Does my child need help? Who do I call? Where do I go? Making that first decision is one of the hardest to make. Trying to figure out who to call or where to go can be equally challenging. Information about these questions is found below.
DOES MY CHILD NEED HELP?
I have 3 kids, and at 3 different times I had to ask myself these questions. Each child was also at a different age when we sought out help. The catalyst that caused me to ask the first question “Does my child need help?” also all came from a different direction. Where I went for each child was different based on their age and their need. But here is what we learned.
My oldest son began to have problems at daycare when he was 4. We had moved houses, I had changed jobs and later, we changed our daycare. This transition was very hard on him and he began to act out daily. Finally, we reached a point where the daycare staff said, “Get him help or he is kicked out.”
My youngest son was 2 when I took him to the Pediatrician for his well visit. I didn’t think anything was wrong, things were very CHALLENGING with him, though. Also, I hadn’t even realized at that time he had stopped talking. The Pediatrician did her assessment, and based on his sleep, eating, behavior, habits she recommended I seek help for him, which I did. He was eventually diagnosed with Autism.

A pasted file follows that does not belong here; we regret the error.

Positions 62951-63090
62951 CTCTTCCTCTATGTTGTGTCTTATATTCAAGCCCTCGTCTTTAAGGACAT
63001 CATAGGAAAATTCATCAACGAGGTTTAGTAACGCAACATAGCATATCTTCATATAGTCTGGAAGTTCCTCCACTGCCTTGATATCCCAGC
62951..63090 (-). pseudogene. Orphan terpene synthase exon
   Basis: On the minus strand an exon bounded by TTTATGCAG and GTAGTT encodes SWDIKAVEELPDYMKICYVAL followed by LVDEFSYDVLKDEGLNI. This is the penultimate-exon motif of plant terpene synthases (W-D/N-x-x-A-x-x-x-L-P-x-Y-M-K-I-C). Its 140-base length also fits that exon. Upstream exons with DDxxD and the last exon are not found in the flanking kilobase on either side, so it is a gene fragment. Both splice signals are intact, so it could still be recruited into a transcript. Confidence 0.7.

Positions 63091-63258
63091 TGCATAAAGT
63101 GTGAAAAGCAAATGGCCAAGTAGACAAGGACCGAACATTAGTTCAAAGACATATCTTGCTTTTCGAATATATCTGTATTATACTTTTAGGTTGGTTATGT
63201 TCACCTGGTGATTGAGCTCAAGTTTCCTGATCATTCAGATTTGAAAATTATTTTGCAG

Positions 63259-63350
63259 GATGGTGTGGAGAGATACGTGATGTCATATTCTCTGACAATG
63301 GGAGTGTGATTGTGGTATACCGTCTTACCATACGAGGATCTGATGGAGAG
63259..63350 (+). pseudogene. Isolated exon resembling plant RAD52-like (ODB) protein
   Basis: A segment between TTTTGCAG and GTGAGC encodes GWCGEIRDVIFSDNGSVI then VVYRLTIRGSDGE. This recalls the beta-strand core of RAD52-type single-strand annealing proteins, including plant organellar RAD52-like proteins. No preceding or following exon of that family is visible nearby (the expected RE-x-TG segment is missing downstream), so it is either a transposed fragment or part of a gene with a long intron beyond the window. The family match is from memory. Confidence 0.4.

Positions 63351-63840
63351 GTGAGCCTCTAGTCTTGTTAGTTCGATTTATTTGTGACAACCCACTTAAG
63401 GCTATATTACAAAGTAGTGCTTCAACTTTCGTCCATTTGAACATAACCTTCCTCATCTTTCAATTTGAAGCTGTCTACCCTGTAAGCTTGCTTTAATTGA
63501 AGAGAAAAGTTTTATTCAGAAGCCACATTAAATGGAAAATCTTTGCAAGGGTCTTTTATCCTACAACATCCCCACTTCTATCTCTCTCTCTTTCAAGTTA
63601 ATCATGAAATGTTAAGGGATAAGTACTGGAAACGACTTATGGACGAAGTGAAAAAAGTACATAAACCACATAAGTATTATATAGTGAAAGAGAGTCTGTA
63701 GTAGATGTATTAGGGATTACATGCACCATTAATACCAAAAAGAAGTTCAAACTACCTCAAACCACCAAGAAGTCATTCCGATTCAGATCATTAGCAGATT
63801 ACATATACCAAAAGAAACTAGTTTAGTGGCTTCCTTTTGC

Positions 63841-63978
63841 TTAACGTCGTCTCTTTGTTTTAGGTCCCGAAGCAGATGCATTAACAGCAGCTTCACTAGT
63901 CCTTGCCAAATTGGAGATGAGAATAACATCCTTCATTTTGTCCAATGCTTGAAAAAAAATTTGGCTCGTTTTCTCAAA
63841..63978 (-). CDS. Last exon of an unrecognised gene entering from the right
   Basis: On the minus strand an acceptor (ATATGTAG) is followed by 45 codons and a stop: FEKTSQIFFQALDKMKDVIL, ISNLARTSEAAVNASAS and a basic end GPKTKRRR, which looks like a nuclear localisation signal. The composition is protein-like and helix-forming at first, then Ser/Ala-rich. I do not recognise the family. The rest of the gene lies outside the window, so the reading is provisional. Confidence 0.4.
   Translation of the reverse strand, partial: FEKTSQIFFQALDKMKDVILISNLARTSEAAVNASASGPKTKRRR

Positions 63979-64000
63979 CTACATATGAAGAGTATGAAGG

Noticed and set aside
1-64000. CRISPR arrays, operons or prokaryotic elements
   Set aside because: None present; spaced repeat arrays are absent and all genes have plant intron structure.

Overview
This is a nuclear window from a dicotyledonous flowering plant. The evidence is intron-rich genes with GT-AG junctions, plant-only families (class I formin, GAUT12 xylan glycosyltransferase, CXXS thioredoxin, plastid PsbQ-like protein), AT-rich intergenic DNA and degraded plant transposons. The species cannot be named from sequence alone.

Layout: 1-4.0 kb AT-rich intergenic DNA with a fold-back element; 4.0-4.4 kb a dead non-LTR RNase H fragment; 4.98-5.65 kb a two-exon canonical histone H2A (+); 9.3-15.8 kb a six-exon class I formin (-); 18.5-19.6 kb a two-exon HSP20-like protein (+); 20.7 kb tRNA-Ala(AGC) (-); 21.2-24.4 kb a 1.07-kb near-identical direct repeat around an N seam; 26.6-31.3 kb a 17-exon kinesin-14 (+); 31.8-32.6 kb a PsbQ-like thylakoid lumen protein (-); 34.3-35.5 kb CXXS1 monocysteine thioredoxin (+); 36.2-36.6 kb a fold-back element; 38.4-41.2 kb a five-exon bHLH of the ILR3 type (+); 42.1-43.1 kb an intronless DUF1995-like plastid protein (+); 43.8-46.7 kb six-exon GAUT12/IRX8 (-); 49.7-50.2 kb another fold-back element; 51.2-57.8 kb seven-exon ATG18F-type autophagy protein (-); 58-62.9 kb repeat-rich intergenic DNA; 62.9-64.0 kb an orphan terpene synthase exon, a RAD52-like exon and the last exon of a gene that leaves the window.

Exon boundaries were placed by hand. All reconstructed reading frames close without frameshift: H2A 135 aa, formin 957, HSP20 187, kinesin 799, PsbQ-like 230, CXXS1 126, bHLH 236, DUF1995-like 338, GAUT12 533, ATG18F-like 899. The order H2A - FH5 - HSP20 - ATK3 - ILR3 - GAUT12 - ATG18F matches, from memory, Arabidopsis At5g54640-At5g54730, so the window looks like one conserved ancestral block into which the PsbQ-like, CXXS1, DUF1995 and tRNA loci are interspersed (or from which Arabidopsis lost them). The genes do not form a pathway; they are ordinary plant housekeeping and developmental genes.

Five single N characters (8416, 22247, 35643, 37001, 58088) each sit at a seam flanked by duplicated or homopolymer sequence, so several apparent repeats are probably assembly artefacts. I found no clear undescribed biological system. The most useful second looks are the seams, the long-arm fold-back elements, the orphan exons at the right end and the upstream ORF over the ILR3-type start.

My daughter was 8 when I sought help for her. She has had a multitude of sensory issues her whole life. She has had a multitude of social problems that were increasing as she ages. Over the school year the issues abounded to the point she had to meet with the guidance counselor weekly. To help continuity I decided to seek help for her over the summer. She was diagnosed with High Functioning Autism.
Maybe someone told you to get your child help. Maybe someone recommended you get your child help. Maybe you feel your child needs help. Who do you call? Where do you go?
WHO DO I CALL?
Hopefully your child’s Pediatrician gave you a referral. If not, you can always talk with them about your concerns and they can give a you one. If the catalyst for help comes from another source, remember age is a huge factor in who you call. If your child is 2 years old or younger you call for Early Intervention services. If you would like the number to call for your area, check this map here. If your child is 3 years old or older you would call your local public school system. The CDC has a lot of information on milestones and referrals, which is found here.
Here are some early warning signs you might need help for you 3-5 year old (this info is from my youngest sons Intermediate Unit Special Education Website):
Your child may have trouble SEEING if he or she:
- is often unable to find and pick up small objects
- often rubs his or her eyes or complains that they hurt
- holds his or her head in a strained or awkward position (tilts head to either side – thrusts head forward or backward) when trying to look at a particular person or object
Your child may have trouble TALKING if he or she:
- cannot say “mama” and “dada” by age 1
- cannot say the names of a few toys and people by age 2
- is not talking in three or four word sentences by age 3